24-parallel-for.student - Last Time The"stateful...

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Unformatted text preview: Last Time: * The "stateful function problem" * Classes: combine state and functions (methods) * Override the function-call operator: functors Today: * Introduction to concurrency * Things that are easy * Threading Building Blocks * Parallel For (uses recursion, functors)-------------------------------------- Increasingly, gains in performance coming from *more* processors rather than *faster* processors. This trend is accelerating. Two ways to exploit "more processors": * Run more programs at the same time. * Have single programs do more than one thing at once. A program that can do more than one thing at a time is called a "concurrent program." Concurrent programs are interesting, but they are surprisingly difficult to do well. To get a sense for why, think about the List ADT. Each method is allowed to assume that the List invariants are true, as long as it establishes them before exiting---in effect, no other method can "see" the broken invariants. But, if two (or more) List methods can execute *at the same time*, then they could *each* be in "the middle", and the invariants broken by one would be visible in the other. This is clearly Not Good. In the simplest terms, any time two different pieces of a concurrent program could possibly touch the same piece of state, Bad Things (tm) can happen. However, there exists an interesting class of concurrent programs called "embarrasingly parallel". These are programs where there are lots of things that *could* happen at the same time, without any shared state between them. Such programs are very easy to make concurrent, because you don't have to worry about a whole class of problems. For example, consider the following loop: template <typename T> void apply(T a, int size, T (*fn)(T)) // REQUIRES: fn has no side effects, a has size elements // EFFECTS: a[i] = fn(a[i]), for each element in a. { for (int i = 0; i<size; i++) { a[i] = fn(a[i]); } } In this loop, each iteration could be done concurrently: * Each works on a different element....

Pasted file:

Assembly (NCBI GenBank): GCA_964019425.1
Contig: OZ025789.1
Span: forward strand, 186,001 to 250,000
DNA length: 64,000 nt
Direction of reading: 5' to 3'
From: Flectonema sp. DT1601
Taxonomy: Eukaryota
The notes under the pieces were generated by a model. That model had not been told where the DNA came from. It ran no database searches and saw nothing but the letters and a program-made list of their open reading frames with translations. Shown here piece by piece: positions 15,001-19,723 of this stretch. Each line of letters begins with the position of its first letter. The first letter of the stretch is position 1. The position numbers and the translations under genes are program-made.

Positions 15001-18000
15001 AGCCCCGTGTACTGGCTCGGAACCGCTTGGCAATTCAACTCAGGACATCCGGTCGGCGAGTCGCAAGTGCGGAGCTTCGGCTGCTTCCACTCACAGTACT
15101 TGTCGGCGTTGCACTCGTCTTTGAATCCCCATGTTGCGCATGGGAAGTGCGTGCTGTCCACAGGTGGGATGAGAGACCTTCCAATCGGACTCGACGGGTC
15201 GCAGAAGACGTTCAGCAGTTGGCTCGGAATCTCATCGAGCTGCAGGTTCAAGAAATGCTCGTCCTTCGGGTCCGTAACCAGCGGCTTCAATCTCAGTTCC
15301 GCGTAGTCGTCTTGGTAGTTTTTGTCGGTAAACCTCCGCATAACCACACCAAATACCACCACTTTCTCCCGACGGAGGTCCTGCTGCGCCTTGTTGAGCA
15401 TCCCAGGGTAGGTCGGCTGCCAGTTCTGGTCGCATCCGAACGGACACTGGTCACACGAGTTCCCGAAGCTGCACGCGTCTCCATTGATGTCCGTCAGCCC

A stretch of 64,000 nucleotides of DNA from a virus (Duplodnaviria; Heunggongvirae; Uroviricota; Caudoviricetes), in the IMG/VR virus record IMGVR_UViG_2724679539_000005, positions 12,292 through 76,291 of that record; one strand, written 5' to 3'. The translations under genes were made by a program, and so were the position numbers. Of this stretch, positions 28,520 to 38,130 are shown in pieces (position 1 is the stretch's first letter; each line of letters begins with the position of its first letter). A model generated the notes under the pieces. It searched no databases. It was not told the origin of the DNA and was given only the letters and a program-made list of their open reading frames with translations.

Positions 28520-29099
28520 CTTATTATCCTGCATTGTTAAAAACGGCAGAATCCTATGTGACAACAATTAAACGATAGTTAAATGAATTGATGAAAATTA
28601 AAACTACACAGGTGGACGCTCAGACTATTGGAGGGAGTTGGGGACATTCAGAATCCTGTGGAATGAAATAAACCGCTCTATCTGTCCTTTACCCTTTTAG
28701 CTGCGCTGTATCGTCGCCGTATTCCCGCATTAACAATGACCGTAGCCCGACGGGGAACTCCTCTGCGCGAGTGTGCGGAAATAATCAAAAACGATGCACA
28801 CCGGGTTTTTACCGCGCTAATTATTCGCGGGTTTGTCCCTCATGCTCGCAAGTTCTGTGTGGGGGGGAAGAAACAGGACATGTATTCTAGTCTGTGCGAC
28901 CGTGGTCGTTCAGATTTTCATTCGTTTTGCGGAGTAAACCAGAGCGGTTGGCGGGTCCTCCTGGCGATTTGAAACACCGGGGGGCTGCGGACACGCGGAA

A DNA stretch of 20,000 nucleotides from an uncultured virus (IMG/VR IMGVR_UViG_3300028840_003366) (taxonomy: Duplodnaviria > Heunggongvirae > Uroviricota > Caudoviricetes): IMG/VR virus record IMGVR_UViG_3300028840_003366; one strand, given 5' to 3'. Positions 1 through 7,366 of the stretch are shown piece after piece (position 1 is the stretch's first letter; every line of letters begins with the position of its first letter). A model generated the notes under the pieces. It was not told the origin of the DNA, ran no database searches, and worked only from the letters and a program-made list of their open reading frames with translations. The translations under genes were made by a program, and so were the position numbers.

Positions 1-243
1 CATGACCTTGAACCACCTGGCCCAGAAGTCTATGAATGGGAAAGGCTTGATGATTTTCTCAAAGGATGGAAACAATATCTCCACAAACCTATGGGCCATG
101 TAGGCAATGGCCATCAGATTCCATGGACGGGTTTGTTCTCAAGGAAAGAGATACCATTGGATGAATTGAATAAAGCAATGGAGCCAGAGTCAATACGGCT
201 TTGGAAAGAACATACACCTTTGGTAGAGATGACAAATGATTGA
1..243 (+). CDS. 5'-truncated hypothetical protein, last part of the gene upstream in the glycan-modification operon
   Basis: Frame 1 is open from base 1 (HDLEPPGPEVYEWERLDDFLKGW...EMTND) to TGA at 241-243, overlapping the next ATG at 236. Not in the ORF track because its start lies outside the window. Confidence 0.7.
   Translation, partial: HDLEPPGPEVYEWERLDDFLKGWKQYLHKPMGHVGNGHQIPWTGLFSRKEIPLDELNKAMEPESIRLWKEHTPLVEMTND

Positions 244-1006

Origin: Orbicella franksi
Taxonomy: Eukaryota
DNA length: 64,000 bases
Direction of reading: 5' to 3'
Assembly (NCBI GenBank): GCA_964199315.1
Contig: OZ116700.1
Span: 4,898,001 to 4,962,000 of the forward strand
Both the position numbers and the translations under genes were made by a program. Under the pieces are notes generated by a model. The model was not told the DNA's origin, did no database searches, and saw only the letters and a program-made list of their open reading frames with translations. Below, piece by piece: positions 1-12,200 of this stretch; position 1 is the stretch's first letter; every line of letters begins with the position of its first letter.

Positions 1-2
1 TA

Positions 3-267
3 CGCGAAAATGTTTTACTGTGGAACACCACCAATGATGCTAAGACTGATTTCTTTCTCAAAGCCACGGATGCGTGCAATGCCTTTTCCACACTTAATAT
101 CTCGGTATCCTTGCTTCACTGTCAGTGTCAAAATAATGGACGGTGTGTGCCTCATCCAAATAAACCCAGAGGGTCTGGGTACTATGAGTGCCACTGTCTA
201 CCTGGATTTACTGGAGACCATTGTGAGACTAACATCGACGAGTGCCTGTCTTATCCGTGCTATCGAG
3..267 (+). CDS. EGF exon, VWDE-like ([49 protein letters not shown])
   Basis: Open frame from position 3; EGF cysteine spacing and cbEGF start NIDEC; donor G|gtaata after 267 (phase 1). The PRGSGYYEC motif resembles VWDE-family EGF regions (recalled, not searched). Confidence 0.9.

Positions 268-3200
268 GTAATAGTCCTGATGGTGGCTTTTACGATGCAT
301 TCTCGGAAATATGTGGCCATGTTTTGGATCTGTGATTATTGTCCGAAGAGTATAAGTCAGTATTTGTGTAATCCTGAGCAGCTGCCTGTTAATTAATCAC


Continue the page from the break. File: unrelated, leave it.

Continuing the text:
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This note was uploaded on 01/28/2010 for the course EECS 280 taught by Professor Noble during the Winter '08 term at University of Michigan.

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24-parallel-for.student - Last Time The"stateful...

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